Once upon a time, I was working on a personal programming project which I kept in a public repository on Github when I unthinkingly committed some sensitive information into git and pushed it to the repository.1 It was a remarkably harebrained mistake I admit, but these things happen to everybody sooner or later. Anyway, I didn’t notice my mistake right away and I pushed a lot more changes to the public repository before noticing what I had done, several month’s worth.
Naturally, I panicked. What could I do? Luckily the project was unremarkable and only useful to me, so it was unlikely anyone had noticed. However, I still needed to get rid of the data. I could take the project down of course, but that meant that the data was still in the local repository; I wouldn’t be able to put it back up until I had somehow removed the info, not only in the current commit, but from the entire project history. What I really need to do was to go back in time, and change history, but I didn’t want to lose any of the work I completed since then.
Fortunately, I was using Git, and Git lets you do that. Git is like a movie time machine. You can go back in time, kill Hitler, and then return to future confident that not only did you prevent the Shoah and WWII, but you did so in a way which didn’t interfere with any of the good things that have happened since then. So it’s kind of like magic. Git saved my ass is what I’m saying.2
Now, for some reason, there is a large contingent of people who seem to think that commands like “git commit –amend” and “git rebase” are a bad thing. These people take a fundamentalist view of project history. For them, history is inviolable. It is vitally important that they every buggy, incomplete, or just plain broken commit ever made throughout the entire history of a project be preserved no matter what. Version history is a sacred pact and anything short of a perfect and complete representation of all commits ever made is little more than a lie.
This notion baffles me, yet there is a certain logic to it. If a public repository has it’s history changed suddenly, it will be impossible for other repositories to pull from it without changing their version history too. Multiple squashed commits might leave out information about the development of a feature. While it’s perfectly possible to avoid these pitfalls while retaining the ability to change repository history, these pitfalls do exist.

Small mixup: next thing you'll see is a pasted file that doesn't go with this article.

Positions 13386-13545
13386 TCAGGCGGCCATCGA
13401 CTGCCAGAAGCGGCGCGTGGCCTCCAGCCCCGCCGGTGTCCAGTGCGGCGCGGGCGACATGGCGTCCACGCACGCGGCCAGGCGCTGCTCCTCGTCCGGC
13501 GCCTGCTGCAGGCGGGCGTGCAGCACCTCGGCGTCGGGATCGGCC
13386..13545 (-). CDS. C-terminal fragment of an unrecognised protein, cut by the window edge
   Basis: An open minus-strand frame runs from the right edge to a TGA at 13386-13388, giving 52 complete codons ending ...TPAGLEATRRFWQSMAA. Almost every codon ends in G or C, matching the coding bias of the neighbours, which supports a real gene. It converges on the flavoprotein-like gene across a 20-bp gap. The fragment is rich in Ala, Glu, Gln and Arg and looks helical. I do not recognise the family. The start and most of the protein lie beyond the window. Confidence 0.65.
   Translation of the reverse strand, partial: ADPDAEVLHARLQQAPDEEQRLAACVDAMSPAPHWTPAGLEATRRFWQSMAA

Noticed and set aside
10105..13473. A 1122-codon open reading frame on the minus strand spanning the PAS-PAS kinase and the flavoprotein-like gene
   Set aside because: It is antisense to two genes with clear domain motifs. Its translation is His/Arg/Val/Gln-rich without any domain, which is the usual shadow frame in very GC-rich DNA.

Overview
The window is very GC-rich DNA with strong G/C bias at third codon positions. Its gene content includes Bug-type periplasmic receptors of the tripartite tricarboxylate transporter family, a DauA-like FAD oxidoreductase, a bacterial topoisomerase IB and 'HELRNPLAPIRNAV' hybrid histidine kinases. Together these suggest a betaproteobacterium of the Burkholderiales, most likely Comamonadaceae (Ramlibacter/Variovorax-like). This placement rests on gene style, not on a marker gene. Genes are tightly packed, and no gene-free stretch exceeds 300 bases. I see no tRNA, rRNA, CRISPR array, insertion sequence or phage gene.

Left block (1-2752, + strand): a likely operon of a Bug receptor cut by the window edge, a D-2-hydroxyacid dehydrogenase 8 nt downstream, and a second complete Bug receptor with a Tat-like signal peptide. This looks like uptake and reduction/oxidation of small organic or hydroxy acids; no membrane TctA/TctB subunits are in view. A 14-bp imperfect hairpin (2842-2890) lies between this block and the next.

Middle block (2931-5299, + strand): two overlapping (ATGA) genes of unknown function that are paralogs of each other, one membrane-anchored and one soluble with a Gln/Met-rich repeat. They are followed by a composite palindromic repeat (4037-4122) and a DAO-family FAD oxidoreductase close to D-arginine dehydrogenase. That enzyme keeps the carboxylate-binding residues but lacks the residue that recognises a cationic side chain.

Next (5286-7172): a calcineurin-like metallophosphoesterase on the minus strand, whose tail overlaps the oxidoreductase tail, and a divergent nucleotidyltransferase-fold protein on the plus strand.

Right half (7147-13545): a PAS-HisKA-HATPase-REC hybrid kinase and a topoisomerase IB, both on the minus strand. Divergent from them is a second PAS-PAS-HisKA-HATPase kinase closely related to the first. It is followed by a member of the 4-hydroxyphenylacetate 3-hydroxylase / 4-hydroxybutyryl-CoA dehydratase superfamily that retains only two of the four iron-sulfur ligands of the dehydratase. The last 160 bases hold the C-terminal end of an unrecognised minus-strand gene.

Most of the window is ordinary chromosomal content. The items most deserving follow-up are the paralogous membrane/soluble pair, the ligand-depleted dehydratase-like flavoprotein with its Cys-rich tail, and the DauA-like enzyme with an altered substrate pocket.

However, I can’t see why this is reason enough for abolish “git commit –amend” and “git rebase.” Even if 99% of the time “git rebase” causes more harm than good, that still leaves 1% of the time where it causes more good than harm and that even leaves open the possibility occasionally that it might be the only way to solve an important problem. That was certainly the case for me. Sure, I could have rolled back my changes and lost month’s worth of change history, or I could have started a new repository from scratch and lost all of my change history, but either of the solutions would have been worse from a history fundamentalist perspective than simply purging a file from the repository history, not better.
What it really comes down to is developers assuming they know better how tools should be used than the people actually using the tools. Ultimately, the choice should always be that of the user. Don’t like “rebase”? Don’t use it. But, don’t suggest its removal because others’ needs are different than yours and you can’t anticipate every need or use-case. “git commit –amend” and “git rebase” are killer features, even if they could conceivably sometimes be misused.
- It was a database login. I know that I could have just changed the login; I did so, and later deleted he whole database. That’s not the point. It’s impossible that you didn’t use a similar password elsewhere and even if you didn’t, it could still reveal information about your password creation process. It’s better to restrict that kind of information as much as possible and not get sloppy. ↩
- The way to do this is documented here on Github. ↩